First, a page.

A perspective on the future of social media for digital marketers
By Shekhar Mhaskar, GM Interactive, Cheil Worldwide SW Asia
The phrase “digital is the future of marketing” is already passé. Digital is here to stay. In the last 4-5 years many brands have taken cognizance of the efficacy of the digital medium, either through a trial for self or witnessing it for other brands. They have started reserving a bigger pie of their budget for digital marketing via online properties and campaigns in a big way on social media, mobile, viral marketing and many more evolving platforms.
Big brands like Samsung which are the forerunners in the race have proven for themselves the ROI from investing in this medium in the past. 2012 will only see a surge in this investment; and concerted efforts by both the brand and their advertising partner to prudently utilise the various digital channels to the best of their capacities.
For brands, a major objective so far was to be present in digital medium because everyone else was getting on to the bandwagon. They wanted a website; they wanted a Facebook page, a Twitter account; they would do a few online display campaigns; and that’s it. It has been more of a one-way communication. Over the last couple of years the trend has shifted to a two-way process. Brands have realised the potential of the digital medium as a quick channel to listen to their consumers and re-craft their communication almost immediately for better ROI and brand salience.
2012 will be the year in which marketers will need to find innovative methods to utilise the existing channels for keeping a brand buoyant, always. A few takeaways for this year:
WWW is dying slowly, but the Internet is going strong. On any typical day, we are engaging without the web. It is apps, apps and more apps – Facebook, Twitter, Skype, IM, ticket booking, online music, and a multitude of others. Consumers aren’t rejecting the web – they are choosing to use dedicated platforms because they just work better. Today’s marketers should take a “synegrated” approach and lead the change in new technology, engagement strategies and data-based optimisation of campaigns.
Touch and 3G on tablets and mobile will be the emerging mode of consuming content, since it is a far more natural way to interact with computers on the go. Marketers should develop more engaging content for these platforms and strive to keep the TG hooked to the brand. Marketers will harness geo-localisation technologies (Foursquare-style check-ins and soon even walk-bys!) for customised offers, better use of QR codes to gather data and link to in-store experiences.
There will be a ‘television that measures’ in every household – smart TVs connected to the Internet delivering content. The measurement of consumption will get more accurate which in turn will change the revenue models for television advertising.
Facebook and other social media will be serious marketing platforms, since they are the places where consumers are. With the continuous evolution of Facebook and the development of a vast array of applications, companies will increasingly organise, augment and measure their effectiveness. We can only expect Facebook itself to evolve in 2012, offering better insights and improving their e-commerce functionality – “f-commerce”.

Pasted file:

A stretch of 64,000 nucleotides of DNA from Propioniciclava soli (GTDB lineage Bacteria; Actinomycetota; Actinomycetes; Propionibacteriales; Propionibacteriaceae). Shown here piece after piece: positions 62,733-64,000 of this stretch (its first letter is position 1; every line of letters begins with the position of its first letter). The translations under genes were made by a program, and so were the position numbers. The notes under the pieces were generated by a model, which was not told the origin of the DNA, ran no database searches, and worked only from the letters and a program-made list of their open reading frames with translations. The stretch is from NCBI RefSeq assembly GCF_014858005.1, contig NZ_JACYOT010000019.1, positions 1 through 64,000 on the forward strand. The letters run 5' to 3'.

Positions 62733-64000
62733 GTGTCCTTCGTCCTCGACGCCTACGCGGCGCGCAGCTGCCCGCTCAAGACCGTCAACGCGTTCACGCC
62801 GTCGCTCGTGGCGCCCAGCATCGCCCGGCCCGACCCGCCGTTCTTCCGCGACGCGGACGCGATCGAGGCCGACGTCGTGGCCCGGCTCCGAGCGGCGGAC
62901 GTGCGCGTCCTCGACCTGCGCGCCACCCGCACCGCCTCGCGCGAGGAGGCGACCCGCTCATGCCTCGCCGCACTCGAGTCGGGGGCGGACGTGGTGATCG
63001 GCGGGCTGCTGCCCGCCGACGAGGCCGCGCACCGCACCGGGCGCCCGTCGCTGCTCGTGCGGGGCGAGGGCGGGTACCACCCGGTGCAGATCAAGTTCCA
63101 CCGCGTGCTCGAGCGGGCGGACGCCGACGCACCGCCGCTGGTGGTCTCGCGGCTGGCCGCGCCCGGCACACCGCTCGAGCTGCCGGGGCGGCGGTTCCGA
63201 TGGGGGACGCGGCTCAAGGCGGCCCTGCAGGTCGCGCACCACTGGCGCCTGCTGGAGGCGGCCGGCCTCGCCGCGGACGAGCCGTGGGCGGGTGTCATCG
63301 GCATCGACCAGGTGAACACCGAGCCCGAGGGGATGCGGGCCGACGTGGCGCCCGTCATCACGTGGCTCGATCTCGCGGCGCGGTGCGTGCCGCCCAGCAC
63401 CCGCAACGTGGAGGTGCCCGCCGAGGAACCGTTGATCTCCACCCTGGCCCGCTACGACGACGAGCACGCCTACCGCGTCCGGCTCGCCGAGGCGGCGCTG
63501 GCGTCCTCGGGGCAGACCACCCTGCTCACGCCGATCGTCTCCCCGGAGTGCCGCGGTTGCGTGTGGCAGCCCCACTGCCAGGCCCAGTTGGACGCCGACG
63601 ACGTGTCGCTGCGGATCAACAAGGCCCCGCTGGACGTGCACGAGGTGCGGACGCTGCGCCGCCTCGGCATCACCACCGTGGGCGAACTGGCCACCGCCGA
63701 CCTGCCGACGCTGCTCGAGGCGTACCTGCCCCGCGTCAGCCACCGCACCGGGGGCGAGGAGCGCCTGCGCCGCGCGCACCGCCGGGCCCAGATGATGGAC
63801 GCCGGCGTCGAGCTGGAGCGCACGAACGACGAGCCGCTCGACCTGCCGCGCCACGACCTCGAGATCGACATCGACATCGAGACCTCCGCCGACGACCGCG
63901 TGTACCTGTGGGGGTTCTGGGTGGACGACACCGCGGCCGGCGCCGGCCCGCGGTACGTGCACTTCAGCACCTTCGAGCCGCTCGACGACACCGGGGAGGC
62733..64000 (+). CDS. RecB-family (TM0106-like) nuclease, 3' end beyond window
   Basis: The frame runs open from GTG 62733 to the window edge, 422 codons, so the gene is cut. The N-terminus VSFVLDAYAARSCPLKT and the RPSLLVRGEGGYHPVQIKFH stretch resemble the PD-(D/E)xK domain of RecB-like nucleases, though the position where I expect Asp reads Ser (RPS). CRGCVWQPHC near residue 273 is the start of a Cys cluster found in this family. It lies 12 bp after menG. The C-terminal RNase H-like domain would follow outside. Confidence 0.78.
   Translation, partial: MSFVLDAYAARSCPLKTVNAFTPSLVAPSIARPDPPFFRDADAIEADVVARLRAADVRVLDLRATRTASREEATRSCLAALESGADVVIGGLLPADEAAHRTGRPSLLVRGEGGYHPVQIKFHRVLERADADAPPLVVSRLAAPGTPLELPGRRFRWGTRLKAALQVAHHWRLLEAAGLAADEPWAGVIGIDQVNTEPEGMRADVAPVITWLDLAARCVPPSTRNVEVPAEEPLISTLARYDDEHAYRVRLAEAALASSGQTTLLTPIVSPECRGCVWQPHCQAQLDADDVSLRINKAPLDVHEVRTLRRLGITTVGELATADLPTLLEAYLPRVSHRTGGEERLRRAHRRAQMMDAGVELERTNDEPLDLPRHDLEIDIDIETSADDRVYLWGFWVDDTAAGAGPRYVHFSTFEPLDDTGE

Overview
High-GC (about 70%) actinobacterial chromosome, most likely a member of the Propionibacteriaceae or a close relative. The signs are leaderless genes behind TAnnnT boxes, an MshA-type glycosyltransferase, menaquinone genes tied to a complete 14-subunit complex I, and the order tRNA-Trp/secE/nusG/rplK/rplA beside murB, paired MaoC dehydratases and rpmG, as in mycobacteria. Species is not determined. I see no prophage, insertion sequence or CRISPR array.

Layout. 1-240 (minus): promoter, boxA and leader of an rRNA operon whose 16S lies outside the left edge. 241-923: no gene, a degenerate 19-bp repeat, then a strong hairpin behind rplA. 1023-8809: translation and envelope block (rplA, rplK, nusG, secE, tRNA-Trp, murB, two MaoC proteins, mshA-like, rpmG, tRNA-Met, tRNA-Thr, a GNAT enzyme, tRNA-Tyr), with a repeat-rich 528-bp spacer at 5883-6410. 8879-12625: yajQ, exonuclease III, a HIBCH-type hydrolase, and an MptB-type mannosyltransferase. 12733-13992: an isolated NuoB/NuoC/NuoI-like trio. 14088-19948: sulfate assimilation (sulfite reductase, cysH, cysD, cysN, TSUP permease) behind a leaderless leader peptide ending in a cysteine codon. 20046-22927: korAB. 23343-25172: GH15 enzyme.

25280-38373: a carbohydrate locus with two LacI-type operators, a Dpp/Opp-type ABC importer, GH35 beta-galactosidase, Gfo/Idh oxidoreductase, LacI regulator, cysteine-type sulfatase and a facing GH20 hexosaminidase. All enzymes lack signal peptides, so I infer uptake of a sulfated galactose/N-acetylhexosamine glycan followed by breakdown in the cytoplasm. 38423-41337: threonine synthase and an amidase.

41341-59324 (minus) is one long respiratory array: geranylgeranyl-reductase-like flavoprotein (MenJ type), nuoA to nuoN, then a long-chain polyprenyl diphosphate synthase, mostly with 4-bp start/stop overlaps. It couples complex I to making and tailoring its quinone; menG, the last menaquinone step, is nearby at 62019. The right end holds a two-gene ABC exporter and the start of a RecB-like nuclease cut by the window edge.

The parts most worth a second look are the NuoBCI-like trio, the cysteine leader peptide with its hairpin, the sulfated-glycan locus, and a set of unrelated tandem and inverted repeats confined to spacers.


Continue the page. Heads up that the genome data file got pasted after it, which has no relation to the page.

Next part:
2012 will be the year of enhanced social engagement and improved interaction; a year when “social marketing” simply becomes “marketing”.
Shekhar, all digital evangelist can do with two things, one measurement of effect, and not in conventional media way, and two with understanding the medium. What works on press didnt work on TV, and so what works on TV wont work on Net
Shekhar, you provide an insightful perspective on what the future of marketing may entail. The recent use of social media for marketing is for good reason. It provides a cost-effective method to reach large audiences and allows for interaction and boosted engagement with not only customers but partners, followers, etc. The use of digital marketing is new and requires true marketing ingenuity to harness its full effect. As Marketing Director of the Cisco Government Practice, I have found that to further enhance participation in conferences and events, which are fundamental to any business, one should also deploy digital marketing campaigns. These digital marketing campaigns increase participation before, during and after events. This participation through the use of social media creates an interactive environment for the user. Conferences and events are fundamental to any business and businesses want to avoid events that bore users and don’t have them positively thinking about the event afterwards. That is why the conjunction of digital marketing and conferences/events boosts the users participation, interaction and interest; it gets them thinking not only before and during the event, but after as well. Thanks for the great read Shekhar, I hope to see that as business increase their adoption of social media, they use innovative and intelligent ways to integrate digital/social media and enhance their overall marketing methods.
There is nothing new to whatever is being said above. Digital has always been about innovation and learning whether it was in 2002 or 2012. Looks like a story planted by Samsung